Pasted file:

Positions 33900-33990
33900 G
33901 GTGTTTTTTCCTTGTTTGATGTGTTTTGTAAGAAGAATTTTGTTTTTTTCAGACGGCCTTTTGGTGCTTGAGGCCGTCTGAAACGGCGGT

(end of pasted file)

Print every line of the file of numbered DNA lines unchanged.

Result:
Positions 33900-33990
33900 G
33901 GTGTTTTTTCCTTGTTTGATGTGTTTTGTAAGAAGAATTTTGTTTTTTTCAGACGGCCTTTTGGTGCTTGAGGCCGTCTGAAACGGCGGT